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Plica Syndrome

Plica Syndrome

Knee pain can have a lot of negative consequences on your daily activity. On your regular, healthy days, you may not notice how important knees are in sitting, standing, and running. However, it is during the disorders that you come to know of the importance of knee structures.

Most of you consider the knee joint a sturdy, hard structure donning a cap. Undoubtedly, the knee cap is a prominent feature of your leg anatomy, but there are numerous soft tissues as well that perform multiple functions. One such soft tissue present within the knee is plica.

What Is A Plica?

The knee joint (like all synovial joints) is surrounded by a synovial membrane. A synovial membrane is a fluid-filled capsule that helps minimize friction of the bones. Plica refers to the membranous fold inside the knee joint provided by mother nature to protect it. Plicae of the knee surround the joint.

The embryonic life of a human is characterized by these synovial folds. In some cases, the plicae are absorbed before birth. However, in a lot of cases, doctors have found remnants of the synovial plicae.

There are different types of plicae present in the knee. The list of membrane folds includes:

  • Suprapatellar plica
  • Medial patella plica (medial parapatellar plica)
  • Infrapatellar plica
  • Lateral plica (lateral para patellar plica)

Medial Plica Syndrome: Outcome Of Medial Plica Irritation

Irritation and inflammation of the synovial plicae of the knee lead to synovial plica syndrome. According to reports, synovial plica syndrome has a prevalence ranging from 3% to 30%, with anterior knee pain being the most common presentation. It is the most commonly overlooked cause of knee pain in adults.

Of all the plicae, the medical plica is most prone to getting affected by injury and irritation. Researchers call medial plica “the sneaky plica” because of its tendency to sneak into a painful disorder. Research shows that the high pressure between the medial femoral condyle and the medial plica increases its tendency to plica syndrome.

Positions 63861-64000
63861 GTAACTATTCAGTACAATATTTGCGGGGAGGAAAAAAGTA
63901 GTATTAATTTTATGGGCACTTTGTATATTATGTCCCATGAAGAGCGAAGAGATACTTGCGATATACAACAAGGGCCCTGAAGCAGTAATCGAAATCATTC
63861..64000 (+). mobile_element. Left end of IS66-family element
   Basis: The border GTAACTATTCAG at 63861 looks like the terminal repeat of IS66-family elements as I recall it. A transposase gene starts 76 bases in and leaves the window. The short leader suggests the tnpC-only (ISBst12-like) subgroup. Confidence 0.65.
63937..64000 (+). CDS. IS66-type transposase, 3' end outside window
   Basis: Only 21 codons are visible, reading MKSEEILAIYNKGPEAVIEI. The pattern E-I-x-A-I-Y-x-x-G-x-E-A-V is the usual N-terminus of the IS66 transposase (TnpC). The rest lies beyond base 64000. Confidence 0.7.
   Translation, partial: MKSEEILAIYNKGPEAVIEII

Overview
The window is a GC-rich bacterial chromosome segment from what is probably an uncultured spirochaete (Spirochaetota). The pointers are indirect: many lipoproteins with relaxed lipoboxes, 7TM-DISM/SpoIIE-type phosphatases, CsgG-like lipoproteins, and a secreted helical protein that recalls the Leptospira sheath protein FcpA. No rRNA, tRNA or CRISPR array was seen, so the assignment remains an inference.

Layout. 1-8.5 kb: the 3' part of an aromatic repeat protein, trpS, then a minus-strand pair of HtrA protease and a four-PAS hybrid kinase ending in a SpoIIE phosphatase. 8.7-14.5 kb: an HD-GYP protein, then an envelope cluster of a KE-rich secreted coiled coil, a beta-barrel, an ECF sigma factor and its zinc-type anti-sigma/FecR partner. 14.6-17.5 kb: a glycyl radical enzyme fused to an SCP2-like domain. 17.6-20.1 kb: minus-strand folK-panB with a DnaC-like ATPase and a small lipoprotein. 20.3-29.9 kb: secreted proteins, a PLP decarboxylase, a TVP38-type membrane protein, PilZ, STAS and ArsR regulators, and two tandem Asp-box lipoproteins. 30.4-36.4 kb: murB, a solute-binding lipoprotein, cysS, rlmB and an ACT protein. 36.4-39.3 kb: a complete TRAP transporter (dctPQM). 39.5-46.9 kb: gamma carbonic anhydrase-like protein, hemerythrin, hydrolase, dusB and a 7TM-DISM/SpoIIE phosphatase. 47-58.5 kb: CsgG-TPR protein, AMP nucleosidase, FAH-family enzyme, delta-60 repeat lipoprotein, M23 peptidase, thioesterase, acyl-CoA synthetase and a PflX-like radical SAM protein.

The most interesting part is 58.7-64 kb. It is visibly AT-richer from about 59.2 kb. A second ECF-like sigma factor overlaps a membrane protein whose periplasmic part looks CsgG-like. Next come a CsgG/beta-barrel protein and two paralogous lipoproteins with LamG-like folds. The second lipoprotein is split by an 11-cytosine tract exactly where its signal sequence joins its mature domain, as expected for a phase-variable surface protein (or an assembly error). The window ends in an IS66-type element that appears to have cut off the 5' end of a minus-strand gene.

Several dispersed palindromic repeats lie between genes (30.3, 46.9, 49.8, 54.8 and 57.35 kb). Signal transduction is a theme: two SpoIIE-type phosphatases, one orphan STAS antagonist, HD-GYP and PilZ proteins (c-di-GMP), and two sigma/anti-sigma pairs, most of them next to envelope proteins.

Due to the high prevalence of medial plica involvement, knee plica syndrome is generally referred to as medial plica syndrome in literature. The medial plica is present at the border of the patella (medial side) and the medial femoral condyle. Its anatomic position makes it prone to medial plica irritation and injury.

You may also get inflammation of the lateral plica and, therefore, lateral plica syndrome. This condition is also known as plica synovialis lateralis. The type of plica syndrome depends on the type of plica tissue involved. So. you may fall prey to plica synovialis infrapatellaris or plica synovialis mediopatellaris.

Signs And Symptoms Of Plica Syndrome

The most commonly observed symptoms of plica syndrome are:

Anterior Knee Pain

The pathological synovial plicae of the knee present with knee pain. Knee problems involving the soft tissues present as knee pain and restricted knee movement. Patients feel a great deal of knee pain which worsens on bending-straightening of the leg.

According to Plica syndrome patients, it is more of a dull ache rather than sharp or stabbing pain. The mediopatellar plicae only cause dull pain. Research shows that anterior knee pain is frequently associated with plica syndrome.